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Spot Appeals Under Attack in Pennsylvania

by Tom Branham, Washington D.C., January 2015

 

In Pennsylvania, school districts have the authority to appeal values on properties that appear to be under-assessed. This practice of filing "spot appeals" is becoming an increasingly common method to generate more money for public education.

 

Apartment Properties Targeted

 

Apartment properties are a favorite target for spot appeals by school districts. That's because apartments have shown the biggest gains in assessed values over the last decade.

 

The Pennsylvania Apartment Association charges spot appeals are killing any incentive to invest or improve apartment properties in the state. "Less investment leads to less valuable property, fewer desirable living locations, and less quality rental housing," a PAA member statement reads.

 

Now the PAA is calling on lawmakers to pass legislation prohibiting school districts from initiating spot appeals.

 

Round Two

 

A bill outlawing spot appeals died in the last legislation session. The bill lost support after a provision was inserted allowing school districts to demand a reassessment only if the district stood to make $10,000 or more from the process. Another version of the bill is expected to be filed this session.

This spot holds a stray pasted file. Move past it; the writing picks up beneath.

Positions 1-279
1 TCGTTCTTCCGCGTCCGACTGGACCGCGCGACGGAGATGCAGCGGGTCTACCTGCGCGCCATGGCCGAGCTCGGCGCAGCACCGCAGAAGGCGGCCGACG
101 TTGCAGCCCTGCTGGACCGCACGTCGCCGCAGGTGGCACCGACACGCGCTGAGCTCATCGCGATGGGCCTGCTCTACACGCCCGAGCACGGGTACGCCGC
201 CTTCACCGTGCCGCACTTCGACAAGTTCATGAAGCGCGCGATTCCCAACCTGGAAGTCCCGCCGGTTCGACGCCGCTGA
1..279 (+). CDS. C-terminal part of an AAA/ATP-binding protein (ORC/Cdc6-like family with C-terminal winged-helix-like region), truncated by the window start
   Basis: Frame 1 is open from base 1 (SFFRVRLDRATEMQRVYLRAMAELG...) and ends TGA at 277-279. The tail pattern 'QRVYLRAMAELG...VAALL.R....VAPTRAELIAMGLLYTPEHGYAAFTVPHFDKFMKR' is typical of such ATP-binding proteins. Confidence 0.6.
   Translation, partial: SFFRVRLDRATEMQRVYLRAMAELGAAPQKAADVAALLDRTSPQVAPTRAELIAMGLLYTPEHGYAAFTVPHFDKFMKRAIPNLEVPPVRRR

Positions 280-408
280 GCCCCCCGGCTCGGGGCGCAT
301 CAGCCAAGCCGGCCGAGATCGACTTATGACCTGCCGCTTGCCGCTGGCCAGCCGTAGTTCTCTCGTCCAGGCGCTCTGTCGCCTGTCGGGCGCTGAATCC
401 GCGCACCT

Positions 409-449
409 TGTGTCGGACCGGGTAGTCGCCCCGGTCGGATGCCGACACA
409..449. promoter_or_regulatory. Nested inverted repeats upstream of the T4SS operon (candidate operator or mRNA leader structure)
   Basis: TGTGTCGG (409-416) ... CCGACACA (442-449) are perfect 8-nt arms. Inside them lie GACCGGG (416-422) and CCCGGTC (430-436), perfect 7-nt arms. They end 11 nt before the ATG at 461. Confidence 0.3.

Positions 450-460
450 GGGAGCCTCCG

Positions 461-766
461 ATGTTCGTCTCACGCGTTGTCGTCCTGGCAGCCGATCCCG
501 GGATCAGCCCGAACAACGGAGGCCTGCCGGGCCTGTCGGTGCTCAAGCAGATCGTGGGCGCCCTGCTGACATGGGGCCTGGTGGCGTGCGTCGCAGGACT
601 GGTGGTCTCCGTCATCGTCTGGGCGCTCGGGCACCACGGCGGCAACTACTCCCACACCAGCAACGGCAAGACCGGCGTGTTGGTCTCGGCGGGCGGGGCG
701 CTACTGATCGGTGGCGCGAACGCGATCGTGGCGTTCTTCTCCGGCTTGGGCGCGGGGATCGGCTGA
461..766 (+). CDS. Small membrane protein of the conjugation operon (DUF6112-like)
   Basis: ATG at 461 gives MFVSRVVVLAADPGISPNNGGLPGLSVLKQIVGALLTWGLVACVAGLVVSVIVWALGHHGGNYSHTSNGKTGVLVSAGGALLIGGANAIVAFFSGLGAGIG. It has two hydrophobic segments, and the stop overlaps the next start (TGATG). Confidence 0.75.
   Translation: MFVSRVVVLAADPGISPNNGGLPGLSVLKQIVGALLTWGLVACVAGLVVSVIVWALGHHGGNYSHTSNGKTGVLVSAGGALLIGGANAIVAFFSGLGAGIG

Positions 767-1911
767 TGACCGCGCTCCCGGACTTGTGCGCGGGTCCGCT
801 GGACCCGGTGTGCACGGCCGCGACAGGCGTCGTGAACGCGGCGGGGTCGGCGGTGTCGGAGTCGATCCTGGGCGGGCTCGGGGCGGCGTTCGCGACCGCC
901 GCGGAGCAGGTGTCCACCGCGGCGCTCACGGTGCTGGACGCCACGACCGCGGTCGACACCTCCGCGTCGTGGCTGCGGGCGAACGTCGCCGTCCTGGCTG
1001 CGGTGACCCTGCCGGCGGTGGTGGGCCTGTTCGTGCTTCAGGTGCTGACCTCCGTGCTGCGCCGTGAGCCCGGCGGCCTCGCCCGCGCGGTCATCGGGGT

Proponents say the legislation is needed because spot appeals violate Pennsylvania's uniformity clause. The state Constitution says taxes should be uniform across all property types and therefore an individual apartment, office, or retail store can't be singled out and taxed at a different level.

 

Courts Do Not Concur

 

Pennsylvania courts have ruled that school districts have the same right to appeal an assessment believed to be too low, as property owners have to appeal an assessment believed to be too high. A landmark 2013 court case ended in favor of the school district. It was appealed to the Pennsylvania Supreme Court but the court declined to hear the case.

 

In similar cases, Federal Courts have ruled in favor of taxpayers on issues of uniformity and equity. Justices held that equal and uniform assessment trumps any need to determine a 100% market value estimate.

 

Change is Needed

 

As things stand now, property owners should realize they will face an uphill battle fighting a spot appeal by a Pennsylvania school district. The only way for that to change would be via successful litigation or a directive from the Legislature.

 

This is a battle that needs to be fought. POER has the experience to help owners and managers get involved in the debate. New legislation is needed to prevent inequities and uphold taxpayers' rights.